Another View on the Importance of the Individual Mandate

The [Lewin] study concludes that the mandate may not be essential because other ACA features encourage insurance purchase and guard against adverse selection — principally, subsidies and a limited open enrollment period. Thus it projects that dropping the mandate would reduce coverage by only 8 million people, about half the 16 million loss projected by the Congressional Budget Office, and a third the 24 million loss projected by MIT economics professor Jon Gruber. Not cited by Sheils and Haught, but also contradicting their findings, are studies by the RAND Corp. and the Urban Institute, which, using similar methods, projected coverage losses from dropping the mandate of 13 million and 18 million, respectively.

The likelihood of crippling market effects is also suggested by experiences in every state that has attempted to implement guaranteed issue and community rating in the individual market without a purchase mandate… The leading New Jersey study concluded that its individual market “appears to be heading for collapse . . . [due to] an enrollment crisis that threatens its market stability…consistent with a marketwide adverse-selection death spiral spurred by open enrollment and pure community rating.” A recent New York study documented that its market for individual health insurance “has nearly disappeared, declining by 96 percent since 1994.” The insurance industry’s Supreme Court brief documents several other well-known examples.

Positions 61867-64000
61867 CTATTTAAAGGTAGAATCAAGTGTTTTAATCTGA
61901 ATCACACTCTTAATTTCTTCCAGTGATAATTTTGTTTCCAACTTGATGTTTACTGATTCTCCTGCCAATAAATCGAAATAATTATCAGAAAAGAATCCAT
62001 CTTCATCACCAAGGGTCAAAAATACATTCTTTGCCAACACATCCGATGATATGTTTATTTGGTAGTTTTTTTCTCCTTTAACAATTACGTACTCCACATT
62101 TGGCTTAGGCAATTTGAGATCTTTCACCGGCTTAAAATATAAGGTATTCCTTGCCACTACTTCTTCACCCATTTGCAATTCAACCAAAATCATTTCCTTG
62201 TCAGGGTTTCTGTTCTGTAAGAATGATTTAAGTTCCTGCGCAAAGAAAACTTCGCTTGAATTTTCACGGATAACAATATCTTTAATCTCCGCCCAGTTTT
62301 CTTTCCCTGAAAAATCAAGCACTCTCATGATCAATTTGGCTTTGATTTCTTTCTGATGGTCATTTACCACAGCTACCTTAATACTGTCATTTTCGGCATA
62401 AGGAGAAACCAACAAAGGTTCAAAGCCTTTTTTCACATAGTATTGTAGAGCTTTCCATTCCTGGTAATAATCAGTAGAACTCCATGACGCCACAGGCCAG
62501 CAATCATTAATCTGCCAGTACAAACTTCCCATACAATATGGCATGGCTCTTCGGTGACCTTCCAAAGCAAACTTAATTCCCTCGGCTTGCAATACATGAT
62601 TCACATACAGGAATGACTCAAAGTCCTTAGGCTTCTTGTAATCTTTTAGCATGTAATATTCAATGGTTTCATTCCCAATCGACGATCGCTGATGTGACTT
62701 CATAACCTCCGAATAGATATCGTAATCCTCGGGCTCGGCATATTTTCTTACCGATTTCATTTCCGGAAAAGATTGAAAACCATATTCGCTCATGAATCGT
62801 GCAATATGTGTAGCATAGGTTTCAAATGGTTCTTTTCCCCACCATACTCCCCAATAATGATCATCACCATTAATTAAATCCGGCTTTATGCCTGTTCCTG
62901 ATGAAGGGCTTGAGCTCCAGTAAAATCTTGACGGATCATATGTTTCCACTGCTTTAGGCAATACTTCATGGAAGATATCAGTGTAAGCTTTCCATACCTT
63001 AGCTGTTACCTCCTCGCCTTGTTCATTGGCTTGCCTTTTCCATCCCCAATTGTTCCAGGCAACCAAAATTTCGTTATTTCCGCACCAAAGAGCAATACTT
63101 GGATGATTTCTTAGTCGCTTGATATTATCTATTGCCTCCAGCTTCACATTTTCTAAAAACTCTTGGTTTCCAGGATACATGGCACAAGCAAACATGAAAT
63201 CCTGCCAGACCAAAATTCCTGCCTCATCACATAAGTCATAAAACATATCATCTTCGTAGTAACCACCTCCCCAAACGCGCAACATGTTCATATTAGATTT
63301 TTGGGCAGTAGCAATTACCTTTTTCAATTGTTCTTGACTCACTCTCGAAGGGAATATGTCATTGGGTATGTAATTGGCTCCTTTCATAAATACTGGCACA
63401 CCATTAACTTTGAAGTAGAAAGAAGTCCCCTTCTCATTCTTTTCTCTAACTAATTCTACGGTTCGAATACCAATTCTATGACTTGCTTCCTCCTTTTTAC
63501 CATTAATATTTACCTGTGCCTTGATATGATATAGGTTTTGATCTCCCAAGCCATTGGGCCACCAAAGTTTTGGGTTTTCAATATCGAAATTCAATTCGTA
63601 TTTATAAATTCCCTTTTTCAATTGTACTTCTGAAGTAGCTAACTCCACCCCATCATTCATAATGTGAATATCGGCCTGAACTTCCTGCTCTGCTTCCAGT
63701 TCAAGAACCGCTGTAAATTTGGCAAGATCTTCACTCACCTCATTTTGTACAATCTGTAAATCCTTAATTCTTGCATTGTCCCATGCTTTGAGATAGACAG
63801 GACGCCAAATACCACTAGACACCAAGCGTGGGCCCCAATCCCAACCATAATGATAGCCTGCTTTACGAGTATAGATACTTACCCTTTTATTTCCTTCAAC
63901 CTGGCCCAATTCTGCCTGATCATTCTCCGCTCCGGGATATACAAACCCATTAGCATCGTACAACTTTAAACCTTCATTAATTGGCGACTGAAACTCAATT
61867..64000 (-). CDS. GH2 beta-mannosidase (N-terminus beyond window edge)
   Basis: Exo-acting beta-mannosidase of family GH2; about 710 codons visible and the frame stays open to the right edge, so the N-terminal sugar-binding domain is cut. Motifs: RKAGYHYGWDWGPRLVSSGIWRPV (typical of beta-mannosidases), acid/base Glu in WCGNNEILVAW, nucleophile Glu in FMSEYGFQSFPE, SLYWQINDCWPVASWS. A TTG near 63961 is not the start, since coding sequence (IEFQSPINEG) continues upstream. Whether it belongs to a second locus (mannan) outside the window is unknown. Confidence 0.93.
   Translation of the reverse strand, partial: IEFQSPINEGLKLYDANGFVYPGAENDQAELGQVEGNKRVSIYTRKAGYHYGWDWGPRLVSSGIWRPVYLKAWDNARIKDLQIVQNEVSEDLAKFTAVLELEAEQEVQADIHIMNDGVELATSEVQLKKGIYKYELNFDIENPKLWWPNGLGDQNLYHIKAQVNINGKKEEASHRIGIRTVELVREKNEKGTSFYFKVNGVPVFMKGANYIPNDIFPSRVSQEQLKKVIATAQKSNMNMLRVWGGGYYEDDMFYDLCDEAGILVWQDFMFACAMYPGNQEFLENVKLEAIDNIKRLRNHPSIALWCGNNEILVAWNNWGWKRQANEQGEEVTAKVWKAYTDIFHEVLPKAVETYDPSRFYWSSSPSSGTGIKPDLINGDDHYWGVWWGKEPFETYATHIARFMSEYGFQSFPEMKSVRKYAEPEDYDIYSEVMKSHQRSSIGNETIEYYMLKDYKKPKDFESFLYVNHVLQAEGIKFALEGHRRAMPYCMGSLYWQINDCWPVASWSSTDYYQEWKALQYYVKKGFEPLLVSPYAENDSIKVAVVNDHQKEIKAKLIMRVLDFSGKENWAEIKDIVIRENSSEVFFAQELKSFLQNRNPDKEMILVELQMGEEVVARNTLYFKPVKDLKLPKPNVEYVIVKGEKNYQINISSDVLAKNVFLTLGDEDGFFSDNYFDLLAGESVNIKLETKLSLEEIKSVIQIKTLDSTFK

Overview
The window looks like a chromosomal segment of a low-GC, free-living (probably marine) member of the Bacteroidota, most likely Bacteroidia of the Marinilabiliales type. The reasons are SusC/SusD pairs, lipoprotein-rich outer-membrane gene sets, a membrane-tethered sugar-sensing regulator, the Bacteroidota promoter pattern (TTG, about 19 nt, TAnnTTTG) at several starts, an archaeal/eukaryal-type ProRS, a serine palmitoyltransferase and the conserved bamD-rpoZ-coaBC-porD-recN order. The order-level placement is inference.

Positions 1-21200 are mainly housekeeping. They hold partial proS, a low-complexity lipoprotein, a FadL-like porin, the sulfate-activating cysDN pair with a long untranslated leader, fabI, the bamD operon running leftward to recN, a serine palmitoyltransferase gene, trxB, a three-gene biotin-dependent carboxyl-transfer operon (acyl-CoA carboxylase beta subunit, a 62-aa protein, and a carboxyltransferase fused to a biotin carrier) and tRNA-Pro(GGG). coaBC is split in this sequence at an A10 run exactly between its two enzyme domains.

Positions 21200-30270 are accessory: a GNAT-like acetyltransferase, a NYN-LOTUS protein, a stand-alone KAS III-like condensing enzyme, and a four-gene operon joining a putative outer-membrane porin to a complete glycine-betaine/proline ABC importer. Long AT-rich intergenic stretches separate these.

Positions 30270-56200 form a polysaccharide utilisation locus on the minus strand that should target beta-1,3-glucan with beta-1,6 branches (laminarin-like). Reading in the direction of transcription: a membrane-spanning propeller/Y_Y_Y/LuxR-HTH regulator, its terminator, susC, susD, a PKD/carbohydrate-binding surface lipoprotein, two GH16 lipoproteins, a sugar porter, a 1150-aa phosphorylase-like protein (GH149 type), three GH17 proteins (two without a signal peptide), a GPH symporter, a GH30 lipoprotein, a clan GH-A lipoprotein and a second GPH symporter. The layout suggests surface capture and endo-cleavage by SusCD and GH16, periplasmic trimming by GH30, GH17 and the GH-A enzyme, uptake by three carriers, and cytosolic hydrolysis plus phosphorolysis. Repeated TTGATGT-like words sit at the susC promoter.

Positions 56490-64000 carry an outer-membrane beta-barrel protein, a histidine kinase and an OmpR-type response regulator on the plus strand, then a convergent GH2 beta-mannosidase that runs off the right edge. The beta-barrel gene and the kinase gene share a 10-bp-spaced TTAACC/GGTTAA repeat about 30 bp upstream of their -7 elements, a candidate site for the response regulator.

See full Mark Hall post at Health Affairs. Also, see our previous post.

Comments (4)

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  1. Buster says:

    They believe subsidies are enough to encourage enrollment? Possibly so. But Medicaid is free and nearly one-third of the uninsured are eligible but haven’t bothered to sign up.

  2. Gary says:

    I’m not convinced the mandate is all that important.

  3. Brian says:

    I wonder if that other third signed up what kind of a disaster that would create, funding-wise

  4. Aaron says:

    If the nation wide individual insurance market is disappearing, does that mena ehealthinsurance and the like will disappear? As well, I thought both parties wanted to increase individual enrollment over employer-sponsored enrollment.